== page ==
Somalia joins the rest of the world to mark the World Press Freedom Day with a pledge from government to improve the security of journalists in the country.
The country is ranked among the most dangerous for journalists and media practitioners to work world over, with journalists facing constant attacks especially from extremist group, the al Shabaab.
The 2014 World Press Freedom Index by Reporters Without Boarders ranks Somalia in the 176th position of the 180 countries reviewed in terms of safety of journalists.
Leila Aden Osman is one of those journalists that have had to live with the fear of being attacked. She has worked as a journalist since 2007 but had to flee the country in 2008 as threats on her life intensified.
“This was during the time Al-Shabaab ruled the country. I was working with a radio station in 2008 and received constant threats. I fled from my home due to the constant fear of being killed and went to Kampala.”
She spent four months in Kampala, Uganda before she returned to her home country. Even when she did, she could not return to her family home and spent 7 years estranged from her family, living at her work place, the only place she felt secure.
“It is a very risky job due to the insecurity but I love my job and am happy with it. I believe that one day, all this will be over,” she says.
For Leila, not being with her family is because she fears that their lives might be at risk too and this has been the most difficult thing for her to live with.
“I missed my parents and family for a period of 7 years. I could not even say hello or visit, else they would be killed and I would be killed. Al Shabaab also made me fail to pursue my education at the time but I am currently taking a course in Mass Communication. They call me you on phone threatening, accusing me of being against Islam, saying that they will kill me and no one can stop them,” she explains.
The stories of these journalists are synonymous with those of many media workers in Somalia, some of whom have unfortunately lost their lives. These two however remain resilient. Leila, in addition to anchoring news on Radio Mogadishu also hosts 2 programs on SNTV where she provides information on health, useful to the population. Sadia on the other hand hosts a program on issues of gender and empowerment, in addition to news reporting.
The Somali National Union for journalists says the environment remains a risky one for the Somali media, despite the significant strides taken so far. Mohammed Ibrahim, the Secretary General of the National Union of Somali Journalists says the improved security situation in Mogadishu has played a part in facilitating the safety of journalists.
“The Somali journalists have been targeted for the good work they are doing for the people and the services they are providing to the public by taking very strong decisions; life and death decisions. The decline I think has come through two options: one is that the journalists and media employers have taken a very serious decision to ensure the safety of journalists, their employees. The other issue is that there is a little bit of improvement of the security in Mogadishu,” he says.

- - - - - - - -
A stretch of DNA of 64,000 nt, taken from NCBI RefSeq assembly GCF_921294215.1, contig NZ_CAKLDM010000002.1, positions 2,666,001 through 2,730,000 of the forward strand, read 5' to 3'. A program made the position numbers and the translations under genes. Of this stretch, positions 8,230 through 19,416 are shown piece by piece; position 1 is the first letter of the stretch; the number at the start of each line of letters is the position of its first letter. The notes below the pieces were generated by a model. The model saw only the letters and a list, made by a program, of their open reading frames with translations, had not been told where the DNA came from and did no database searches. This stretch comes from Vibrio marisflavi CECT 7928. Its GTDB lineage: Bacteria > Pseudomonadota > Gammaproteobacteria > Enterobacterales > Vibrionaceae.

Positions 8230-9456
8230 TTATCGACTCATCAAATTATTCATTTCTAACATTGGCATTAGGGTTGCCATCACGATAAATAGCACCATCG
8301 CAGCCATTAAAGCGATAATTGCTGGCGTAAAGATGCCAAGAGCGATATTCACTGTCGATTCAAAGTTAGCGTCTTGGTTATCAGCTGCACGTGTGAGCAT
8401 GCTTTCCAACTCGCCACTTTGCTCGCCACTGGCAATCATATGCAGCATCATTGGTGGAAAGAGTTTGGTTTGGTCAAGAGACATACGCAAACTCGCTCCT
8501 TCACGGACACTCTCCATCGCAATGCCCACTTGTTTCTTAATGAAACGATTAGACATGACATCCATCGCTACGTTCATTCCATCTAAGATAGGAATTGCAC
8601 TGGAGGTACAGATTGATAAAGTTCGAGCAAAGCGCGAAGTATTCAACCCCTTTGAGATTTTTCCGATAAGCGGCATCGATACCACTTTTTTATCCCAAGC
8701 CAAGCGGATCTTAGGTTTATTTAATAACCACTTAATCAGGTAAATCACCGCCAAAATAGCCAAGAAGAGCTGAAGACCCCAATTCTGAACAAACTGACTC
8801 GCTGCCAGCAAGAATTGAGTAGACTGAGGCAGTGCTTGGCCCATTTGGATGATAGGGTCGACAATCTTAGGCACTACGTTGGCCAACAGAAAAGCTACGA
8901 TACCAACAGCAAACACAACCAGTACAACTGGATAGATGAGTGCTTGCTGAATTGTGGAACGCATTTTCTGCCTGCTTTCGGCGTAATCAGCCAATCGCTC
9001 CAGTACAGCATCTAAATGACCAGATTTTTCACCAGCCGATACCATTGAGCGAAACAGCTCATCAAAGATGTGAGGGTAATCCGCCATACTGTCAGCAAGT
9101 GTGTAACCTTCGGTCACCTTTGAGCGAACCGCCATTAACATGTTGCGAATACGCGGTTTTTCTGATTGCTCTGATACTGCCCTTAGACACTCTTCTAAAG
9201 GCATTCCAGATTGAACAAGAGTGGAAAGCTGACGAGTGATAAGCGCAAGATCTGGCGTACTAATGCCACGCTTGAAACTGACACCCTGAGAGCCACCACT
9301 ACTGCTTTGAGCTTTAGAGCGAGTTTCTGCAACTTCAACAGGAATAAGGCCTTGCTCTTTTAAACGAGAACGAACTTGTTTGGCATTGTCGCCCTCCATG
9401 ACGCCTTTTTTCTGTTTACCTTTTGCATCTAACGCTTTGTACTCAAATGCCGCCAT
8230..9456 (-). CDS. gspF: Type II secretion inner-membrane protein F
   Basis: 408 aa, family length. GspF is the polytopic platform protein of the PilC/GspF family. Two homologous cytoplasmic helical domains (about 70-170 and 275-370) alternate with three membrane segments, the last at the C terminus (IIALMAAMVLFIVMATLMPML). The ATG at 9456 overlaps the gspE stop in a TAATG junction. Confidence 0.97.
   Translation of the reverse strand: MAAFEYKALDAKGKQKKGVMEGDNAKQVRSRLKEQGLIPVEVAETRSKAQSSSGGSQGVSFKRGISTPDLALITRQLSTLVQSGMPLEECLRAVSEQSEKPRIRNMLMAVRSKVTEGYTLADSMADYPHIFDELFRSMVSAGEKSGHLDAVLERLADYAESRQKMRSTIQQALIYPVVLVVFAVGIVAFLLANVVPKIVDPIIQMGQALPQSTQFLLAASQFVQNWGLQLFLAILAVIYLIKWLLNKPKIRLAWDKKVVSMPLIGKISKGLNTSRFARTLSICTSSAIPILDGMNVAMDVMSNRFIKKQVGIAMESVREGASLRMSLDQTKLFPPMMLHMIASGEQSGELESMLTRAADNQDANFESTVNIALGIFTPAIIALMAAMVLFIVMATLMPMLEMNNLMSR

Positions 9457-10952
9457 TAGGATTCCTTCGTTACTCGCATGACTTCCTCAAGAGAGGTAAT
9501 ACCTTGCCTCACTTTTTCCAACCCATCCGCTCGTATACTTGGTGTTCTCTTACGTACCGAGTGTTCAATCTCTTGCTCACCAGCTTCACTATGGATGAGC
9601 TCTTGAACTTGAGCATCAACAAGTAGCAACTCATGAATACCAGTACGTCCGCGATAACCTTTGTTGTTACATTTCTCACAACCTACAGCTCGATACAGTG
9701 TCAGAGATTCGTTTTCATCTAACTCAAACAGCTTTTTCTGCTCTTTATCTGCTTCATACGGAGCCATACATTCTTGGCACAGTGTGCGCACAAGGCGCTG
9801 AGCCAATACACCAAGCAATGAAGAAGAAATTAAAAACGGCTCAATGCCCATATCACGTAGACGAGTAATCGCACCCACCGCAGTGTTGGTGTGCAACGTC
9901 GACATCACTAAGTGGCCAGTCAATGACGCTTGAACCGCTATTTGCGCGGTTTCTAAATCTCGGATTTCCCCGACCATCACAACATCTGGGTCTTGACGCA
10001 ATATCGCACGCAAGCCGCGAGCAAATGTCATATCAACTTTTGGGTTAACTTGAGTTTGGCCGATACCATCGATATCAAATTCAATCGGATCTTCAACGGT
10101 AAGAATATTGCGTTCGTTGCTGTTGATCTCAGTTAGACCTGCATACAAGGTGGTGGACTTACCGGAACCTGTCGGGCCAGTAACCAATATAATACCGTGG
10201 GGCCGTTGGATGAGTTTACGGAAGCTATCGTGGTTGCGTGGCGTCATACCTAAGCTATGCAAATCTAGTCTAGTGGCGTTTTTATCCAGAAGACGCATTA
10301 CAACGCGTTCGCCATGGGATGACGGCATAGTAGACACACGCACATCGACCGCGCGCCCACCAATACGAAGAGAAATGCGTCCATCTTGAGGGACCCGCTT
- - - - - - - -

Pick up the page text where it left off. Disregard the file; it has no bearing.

The Information Minister Hon. Mustafa Duhulow says the government is working towards improving the standards of journalism in the country by providing training opportunities and trying to address threats against journalists. He says consultations are ongoing on the proposed media bill, which was previously rejected by media practioners as repressive. The bill in its previous form required journalists to disclose their sources and forbid them from disclosing information deemed against Islamic law or Somali tradition. The minister explains that a committee with representatives from the media has been set up to review the proposed bill and address the concerns raised earlier.
Hon. Mustafa Duhulow acknowledges the risks the journalists face and says the government is working closely with the media organizations to improve the safety of journalists.
He says the government was previously unable to bring perpetrators of attacks on journalists to book, because it controlled limited territory. He is hopeful that the situation will change and the culprits punished as the government gets more established across more parts of the country.
“There was chaos in the country because there was no law and for a long time there was civil war. When there is civil war, a lot of things happen but we are trying to do the best that we can. Even the government itself was not controlling a large area but now we are expanding and as we expand, we will be able to control more areas, more and more. Once we control more area, we will be able to look for the criminals and individuals who are actually doing these sorts of activities like al Shabaab; they are criminals. What they are doing is against humanity and these individuals; we were not able to deal with them because of the areas we control. Now we are getting bigger and stronger and we will be able to deal with them Insha Allah. Even if it takes 80, 40 years, Somalia will always look for them, whenever there is an opportunity, we will look for them,” he says.
For the journalists, the passion for the job and hope for a better future keeps them going. At least 7 journalists were killed last year and 18 in 2012, marking the deadliest year for Somali Journalist. Though there is remarkable improvement, the journalists continue to fear for the lives and the threat remains a reality. Already one journalist has been killed this year. Emerging from years of conflict, Somalia is on the path to recovery with many of its institutions beginning to take root, including the media landscape. The country now enjoys relative peace facilitated by the African Union Mission in Somalia, working together with the Somali National Army.